We’re thrilled to welcome Angel Beth Smith to the Directory of Illustration! Angel is a Native American artist based in Connecticut with over 30 years of experience. Specializing in textile design, Angel creates beautifully intricate artwork for academic institutions, churches and private organizations. Angel pays extreme attention to detail when producing her work, using pastels, pencil, colored pencil, conté crayon, and watercolor as her preferred mediums. Her work has been showcased at various galleries and museums throughout southern New England.
Angel has spoken publicly about the importance of art in Native American culture. Her own artwork has fostered an appreciation of her Native American heritage, and in a news special on Boston’s WCVB5, Angel spoke about her series of portraits of Native American women from across the country. Here’s what she had to say about her Native Women portrait series:
“Native American women have long held influential and cultural roles in their communities as matriarchal leaders, story keepers, and nurturers of next generations. Awakened with a desire to visually represent the beauty and strength of Native women through my own tribal culture, my intent is to create portrait drawings of one woman from each tribe in the United States.”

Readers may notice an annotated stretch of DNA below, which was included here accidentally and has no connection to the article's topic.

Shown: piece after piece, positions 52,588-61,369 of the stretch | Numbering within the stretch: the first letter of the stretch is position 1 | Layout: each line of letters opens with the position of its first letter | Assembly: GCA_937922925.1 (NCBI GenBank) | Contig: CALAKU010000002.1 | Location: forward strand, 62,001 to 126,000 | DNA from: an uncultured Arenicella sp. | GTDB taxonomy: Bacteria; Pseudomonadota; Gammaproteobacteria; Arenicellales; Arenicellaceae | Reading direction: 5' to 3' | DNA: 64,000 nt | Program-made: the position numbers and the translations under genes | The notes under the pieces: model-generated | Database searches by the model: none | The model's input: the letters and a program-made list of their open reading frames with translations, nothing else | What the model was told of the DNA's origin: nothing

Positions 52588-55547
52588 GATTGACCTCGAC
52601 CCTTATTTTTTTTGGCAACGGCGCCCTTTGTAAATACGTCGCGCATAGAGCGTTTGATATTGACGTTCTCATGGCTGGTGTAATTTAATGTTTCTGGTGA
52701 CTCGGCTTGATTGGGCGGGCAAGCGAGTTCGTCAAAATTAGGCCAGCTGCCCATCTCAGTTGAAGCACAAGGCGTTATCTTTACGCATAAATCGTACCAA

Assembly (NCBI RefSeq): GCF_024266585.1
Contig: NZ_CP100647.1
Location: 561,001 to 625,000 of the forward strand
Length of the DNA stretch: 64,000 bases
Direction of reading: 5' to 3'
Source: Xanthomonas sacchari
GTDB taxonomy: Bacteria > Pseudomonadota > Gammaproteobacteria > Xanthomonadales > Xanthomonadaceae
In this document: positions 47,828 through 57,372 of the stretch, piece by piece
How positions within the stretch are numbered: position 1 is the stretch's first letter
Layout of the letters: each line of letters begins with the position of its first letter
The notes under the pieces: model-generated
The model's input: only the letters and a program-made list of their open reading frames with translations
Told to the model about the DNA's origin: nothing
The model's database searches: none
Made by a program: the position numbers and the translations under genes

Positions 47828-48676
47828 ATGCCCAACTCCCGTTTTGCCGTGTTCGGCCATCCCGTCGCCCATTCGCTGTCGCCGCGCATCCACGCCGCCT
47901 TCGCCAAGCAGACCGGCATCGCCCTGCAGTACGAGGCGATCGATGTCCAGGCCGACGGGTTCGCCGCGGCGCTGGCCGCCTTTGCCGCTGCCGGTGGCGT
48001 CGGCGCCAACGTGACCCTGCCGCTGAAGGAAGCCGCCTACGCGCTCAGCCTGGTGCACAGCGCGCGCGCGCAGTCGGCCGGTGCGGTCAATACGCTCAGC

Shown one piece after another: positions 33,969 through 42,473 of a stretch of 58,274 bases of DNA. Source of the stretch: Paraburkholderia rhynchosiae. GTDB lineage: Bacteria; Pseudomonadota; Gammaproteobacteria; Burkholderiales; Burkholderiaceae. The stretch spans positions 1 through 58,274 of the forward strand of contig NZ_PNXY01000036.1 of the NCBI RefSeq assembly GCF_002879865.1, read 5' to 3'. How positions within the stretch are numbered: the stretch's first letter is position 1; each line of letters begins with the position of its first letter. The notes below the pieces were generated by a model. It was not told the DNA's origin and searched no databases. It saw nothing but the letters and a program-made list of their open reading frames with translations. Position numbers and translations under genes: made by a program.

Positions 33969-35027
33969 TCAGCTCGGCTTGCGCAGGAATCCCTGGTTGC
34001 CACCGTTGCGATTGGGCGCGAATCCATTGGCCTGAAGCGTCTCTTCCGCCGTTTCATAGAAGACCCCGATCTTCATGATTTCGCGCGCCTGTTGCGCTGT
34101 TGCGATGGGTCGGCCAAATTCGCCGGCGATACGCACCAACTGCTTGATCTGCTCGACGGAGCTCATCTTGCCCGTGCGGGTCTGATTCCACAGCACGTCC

Angel was also recently featured in the PBS documentary, The Wickford Walk. In the documentary, Angel and other prominent Rhode Island artists explain their creative processes in designing the artwork displayed throughout Wickford Village. In her interview, Angel elaborates on her artwork for the Bush Hill Marker—a detailed painting of an ear of corn created using her time-intensive cross-hatching method (a technique used in many of her stunning paintings). View the full documentary here.
Working full-time as Communication Specialist/Graphic Designer doesn’t deter Angel from pursuing her passion as a professional artist. Angel recently displayed new artwork at the Abbe Museum Indian Market in Bar Harbor, Maine, which celebrates Native artists and their use of art for “education, cultural resilience, and decolonization.” Additionally, she is continuing her Native American Women series and is in the process of curating and participating in an art exhibit called “Unstoppable,” which raises awareness of and funds research for autoimmune diseases.
Angel also recently completed artwork for Schemitzun, an annual PowWow hosted by the Mashantucket Pequot Tribal Nation of Connecticut. Check out one of the beautiful pieces she created: